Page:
Co-editors: Allen Dunn and Thomas Haddox
Editor info: Dunn and Haddox are faculty in the Department of English.
Publication Date: April 2012
Publisher: University of Tennessee Press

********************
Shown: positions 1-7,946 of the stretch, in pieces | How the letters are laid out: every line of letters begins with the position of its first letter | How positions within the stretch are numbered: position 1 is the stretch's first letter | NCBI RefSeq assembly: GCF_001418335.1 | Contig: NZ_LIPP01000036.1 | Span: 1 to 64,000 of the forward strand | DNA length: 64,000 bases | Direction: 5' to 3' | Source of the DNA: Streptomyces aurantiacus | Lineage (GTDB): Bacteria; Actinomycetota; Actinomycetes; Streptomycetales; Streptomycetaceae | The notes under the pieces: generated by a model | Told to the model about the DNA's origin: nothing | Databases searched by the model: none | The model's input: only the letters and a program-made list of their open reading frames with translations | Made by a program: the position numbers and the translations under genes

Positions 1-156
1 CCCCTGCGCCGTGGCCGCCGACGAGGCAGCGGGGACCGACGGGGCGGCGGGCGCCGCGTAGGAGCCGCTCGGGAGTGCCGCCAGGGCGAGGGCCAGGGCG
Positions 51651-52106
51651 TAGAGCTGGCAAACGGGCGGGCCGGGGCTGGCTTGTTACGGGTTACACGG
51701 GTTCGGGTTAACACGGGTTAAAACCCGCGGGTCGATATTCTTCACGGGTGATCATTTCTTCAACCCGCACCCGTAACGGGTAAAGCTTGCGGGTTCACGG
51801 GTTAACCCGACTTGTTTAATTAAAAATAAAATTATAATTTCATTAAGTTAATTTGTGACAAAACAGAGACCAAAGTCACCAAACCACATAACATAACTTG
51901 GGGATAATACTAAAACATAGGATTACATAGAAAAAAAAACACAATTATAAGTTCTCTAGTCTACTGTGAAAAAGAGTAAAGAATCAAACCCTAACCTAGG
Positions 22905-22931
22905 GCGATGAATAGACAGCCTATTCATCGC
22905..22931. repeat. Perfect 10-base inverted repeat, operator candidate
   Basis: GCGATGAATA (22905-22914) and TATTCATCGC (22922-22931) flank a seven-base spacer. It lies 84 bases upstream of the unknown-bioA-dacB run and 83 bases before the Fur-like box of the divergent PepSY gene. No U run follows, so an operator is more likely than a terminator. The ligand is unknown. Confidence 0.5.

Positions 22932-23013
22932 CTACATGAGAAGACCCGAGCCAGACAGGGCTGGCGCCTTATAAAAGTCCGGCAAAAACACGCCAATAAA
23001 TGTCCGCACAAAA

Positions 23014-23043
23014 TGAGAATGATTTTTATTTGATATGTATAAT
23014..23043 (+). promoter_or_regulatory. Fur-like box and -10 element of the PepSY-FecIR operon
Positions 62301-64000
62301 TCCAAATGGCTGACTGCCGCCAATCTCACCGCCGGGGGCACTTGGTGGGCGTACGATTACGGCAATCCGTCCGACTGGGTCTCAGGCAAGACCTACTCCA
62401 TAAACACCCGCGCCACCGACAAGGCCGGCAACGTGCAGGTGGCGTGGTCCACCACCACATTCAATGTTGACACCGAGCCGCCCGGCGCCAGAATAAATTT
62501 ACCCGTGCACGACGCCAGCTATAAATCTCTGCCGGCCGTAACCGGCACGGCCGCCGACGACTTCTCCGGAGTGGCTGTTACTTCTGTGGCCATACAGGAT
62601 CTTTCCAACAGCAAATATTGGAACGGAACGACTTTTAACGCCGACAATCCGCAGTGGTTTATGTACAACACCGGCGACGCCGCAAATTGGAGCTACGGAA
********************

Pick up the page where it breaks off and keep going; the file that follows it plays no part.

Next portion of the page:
Synopsis: This collection of essays argues that historicism, which has come to dominate the professional study of literature in recent decades, has become ossified. By drawing attention to the limits of historicism—its blind spots, overreach, and reluctance to acknowledge its commitments—this provocative new book seeks a clearer understanding of what historicism can and cannot teach us about literary narrative. The editors have gathered contributions from leading scholars that challenge the dominance of contemporary historicism. These pieces critique historicism as it is generally practiced, propose alternative historicist models that transcend mere formula, and suggest alternatives to historicism altogether. The book attempts to shake up established modes to move beyond the claustrophobic analyses of contemporary historicism and to ask larger questions that envision more fulfilling and more responsible possibilities in the practice of literary scholarship.